WASHINGTON (March 7, 2013)—Many of the significant safety lapses at U.S. nuclear power plants in 2012 happened because plant owners—and often the Nuclear Regulatory Commission (NRC)—either tolerated known problems or failed to address them adequately, according to a report released today by the Union of Concerned Scientists. UCS, a nonprofit, nonpartisan science-based organization, has been evaluating nuclear plant safety for more than 40 years.
The report, “The NRC and Nuclear Power Plant Safety in 2012: Tolerating the Intolerable,” is the third in an annual series on the performance of U.S. nuclear plants and the NRC. This year’s report documents the special inspections the NRC conducted in response to safety equipment problems and security shortcomings at 12 plants. None of the 14 “near-misses” that triggered special inspections in 2012 harmed plant employees or the public, but their frequency—more than one a month—is high for a mature industry.
“It’s evident the NRC is capable of being an effective watchdog,” said Dave Lochbaum, director of UCS’s Nuclear Safety Project and author of the report. “But too often the agency does not live up to its potential, and we are still finding significant problems at nuclear plants that could trigger a serious accident.”
Since UCS began issuing the report, Wolf Creek in Kansas, Palisades in Michigan and Fort Calhoun in Nebraska have been repeat offenders, experiencing three or more near-misses from 2010 through 2012. Over that three-year period, nearly 40 percent of the nuclear fleet experienced conditions that increased their likelihood of reactor core damage by at least a factor of 10—an unacceptably high percentage.
Besides Wolf Creek, Palisades and Fort Calhoun, the plants that experienced special inspections in 2012 were Farley in Alabama, Palo Verde in Arizona, San Onofre in California, Byron in Illinois, River Bend in Louisiana, Brunswick and Harris in North Carolina, Perry in Ohio, and Catawba in South Carolina. Wolf Creek and Fort Calhoun each experienced two near-misses last year.
“‘Defense in depth,’ NRC jargon for redundant safety systems, is supposed to ensure that one component failure or one operator failure won’t result in damage to the reactor core,” said Lochbaum, a nuclear engineer who worked at U.S. plants for 17 years. “The most depressing thing about 2012’s near-misses is how many of them violated the single-failure principle.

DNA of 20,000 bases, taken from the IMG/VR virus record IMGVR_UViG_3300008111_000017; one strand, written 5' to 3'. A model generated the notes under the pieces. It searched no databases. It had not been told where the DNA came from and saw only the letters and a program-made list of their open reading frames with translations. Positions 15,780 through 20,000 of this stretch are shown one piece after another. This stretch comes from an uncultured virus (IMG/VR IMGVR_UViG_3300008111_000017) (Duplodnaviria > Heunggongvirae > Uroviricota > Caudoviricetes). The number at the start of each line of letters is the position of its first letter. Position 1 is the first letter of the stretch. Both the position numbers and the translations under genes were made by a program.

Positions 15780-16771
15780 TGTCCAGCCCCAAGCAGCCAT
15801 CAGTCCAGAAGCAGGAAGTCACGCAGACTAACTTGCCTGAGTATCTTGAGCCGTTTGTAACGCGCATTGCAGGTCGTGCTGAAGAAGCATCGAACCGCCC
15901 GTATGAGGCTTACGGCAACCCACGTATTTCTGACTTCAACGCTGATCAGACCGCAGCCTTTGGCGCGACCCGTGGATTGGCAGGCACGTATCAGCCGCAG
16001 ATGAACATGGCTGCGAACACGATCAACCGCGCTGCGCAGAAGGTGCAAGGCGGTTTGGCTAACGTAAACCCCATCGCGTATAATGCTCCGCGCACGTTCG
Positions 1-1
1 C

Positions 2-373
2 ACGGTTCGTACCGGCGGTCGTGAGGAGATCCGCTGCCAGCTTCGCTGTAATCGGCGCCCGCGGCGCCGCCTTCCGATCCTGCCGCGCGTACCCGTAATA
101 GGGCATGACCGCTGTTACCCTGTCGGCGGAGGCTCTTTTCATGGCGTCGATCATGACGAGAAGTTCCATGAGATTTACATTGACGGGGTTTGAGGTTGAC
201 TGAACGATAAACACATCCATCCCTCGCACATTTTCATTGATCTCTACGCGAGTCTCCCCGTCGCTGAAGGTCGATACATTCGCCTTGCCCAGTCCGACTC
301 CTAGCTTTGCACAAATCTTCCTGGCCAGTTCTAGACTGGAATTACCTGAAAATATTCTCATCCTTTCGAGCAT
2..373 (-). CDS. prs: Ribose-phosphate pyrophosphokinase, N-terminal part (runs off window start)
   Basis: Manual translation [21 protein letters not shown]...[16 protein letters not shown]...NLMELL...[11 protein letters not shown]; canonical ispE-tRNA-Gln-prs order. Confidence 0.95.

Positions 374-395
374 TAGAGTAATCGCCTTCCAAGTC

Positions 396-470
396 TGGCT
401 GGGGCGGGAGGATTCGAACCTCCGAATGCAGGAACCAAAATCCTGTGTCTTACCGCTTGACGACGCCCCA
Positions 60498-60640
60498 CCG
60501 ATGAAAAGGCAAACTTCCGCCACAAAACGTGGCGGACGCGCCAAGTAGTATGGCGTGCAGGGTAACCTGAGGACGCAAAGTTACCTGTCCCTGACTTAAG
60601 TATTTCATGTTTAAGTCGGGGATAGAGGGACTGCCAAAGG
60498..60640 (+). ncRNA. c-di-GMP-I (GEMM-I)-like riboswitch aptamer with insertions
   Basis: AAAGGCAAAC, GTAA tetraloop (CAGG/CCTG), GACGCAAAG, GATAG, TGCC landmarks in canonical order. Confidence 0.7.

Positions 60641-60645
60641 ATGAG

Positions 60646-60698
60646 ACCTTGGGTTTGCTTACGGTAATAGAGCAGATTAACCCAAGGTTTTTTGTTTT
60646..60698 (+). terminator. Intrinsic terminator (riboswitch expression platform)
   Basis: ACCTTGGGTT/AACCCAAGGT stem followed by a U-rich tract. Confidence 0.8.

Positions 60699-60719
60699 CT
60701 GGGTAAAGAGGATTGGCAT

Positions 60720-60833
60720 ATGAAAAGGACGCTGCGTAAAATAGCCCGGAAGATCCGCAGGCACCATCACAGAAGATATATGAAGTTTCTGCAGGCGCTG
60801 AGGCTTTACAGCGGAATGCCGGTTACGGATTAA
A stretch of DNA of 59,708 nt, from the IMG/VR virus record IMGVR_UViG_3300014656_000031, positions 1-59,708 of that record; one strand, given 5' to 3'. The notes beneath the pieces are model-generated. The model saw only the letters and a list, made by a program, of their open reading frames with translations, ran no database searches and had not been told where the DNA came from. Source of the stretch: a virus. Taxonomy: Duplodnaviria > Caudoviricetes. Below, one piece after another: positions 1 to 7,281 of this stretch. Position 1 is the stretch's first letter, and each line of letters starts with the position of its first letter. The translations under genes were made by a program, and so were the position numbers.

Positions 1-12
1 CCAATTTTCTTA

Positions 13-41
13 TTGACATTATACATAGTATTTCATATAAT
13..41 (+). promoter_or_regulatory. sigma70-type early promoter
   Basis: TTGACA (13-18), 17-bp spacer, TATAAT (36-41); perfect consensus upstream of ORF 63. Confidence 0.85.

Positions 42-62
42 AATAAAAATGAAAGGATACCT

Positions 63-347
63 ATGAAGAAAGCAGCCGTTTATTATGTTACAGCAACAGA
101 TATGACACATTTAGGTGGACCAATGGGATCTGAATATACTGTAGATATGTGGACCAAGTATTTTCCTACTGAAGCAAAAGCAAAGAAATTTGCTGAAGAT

“Many of the near-misses last year involved problems that were festering for years, if not decades,” he added. “That means that the plant owners’ testing and inspection regime is broken. Nothing is going to change unless the NRC requires plant owners to fix it.”
Lochbaum did have some compliments to pay. He commended the NRC for stepping up its efforts to ensure that plant owners don’t purchase and install counterfeit, fraudulent or suspect equipment. He also praised the agency for hosting the first International Regulators Conference on Nuclear Security, which took place in December.
Lochbaum also identified areas where improvement is needed. For example, he pointed out that the NRC’s “safety culture” is seriously compromised, according to a survey of agency staff conducted last fall. It found that only half of the agency’s workforce is fully engaged and that less than half believes the agency takes safety culture surveys seriously. “It is laudable that the NRC wants plant owners to establish and maintain positive safety culture at their nuclear plants,” writes Lochbaum. “It is laughable that the NRC’s own safety culture is so wanting.”
In addition, the NRC is lax about enforcing its fire regulations, Lochbaum noted. Nearly half the U.S. fleet still does not comply with the standard the agency established in 1980 and amended in 2004. Last year the NRC gave the Browns Ferry nuclear plant yet another extension to comply. The 1980 regulation was adopted in response to a fire that took place at … Browns Ferry.
Lochbaum also found that the NRC routinely fails to enforce its rules governing reactor coolant leaks. For example, the Palisades plant in Michigan was leaking reactor coolant for 28 consecutive days last summer. The NRC had the authority to slap the owner with a $3.92 million penalty, but it didn’t fine the plant a penny.
“The NRC’s job is more than just establishing safety standards. It also involves enforcing them consistently,” said Lochbaum. “Setting safety standards properly means one knows what it takes to protect public health. Failing to enforce them means one really doesn’t care if the public is protected or not. That’s unacceptable.”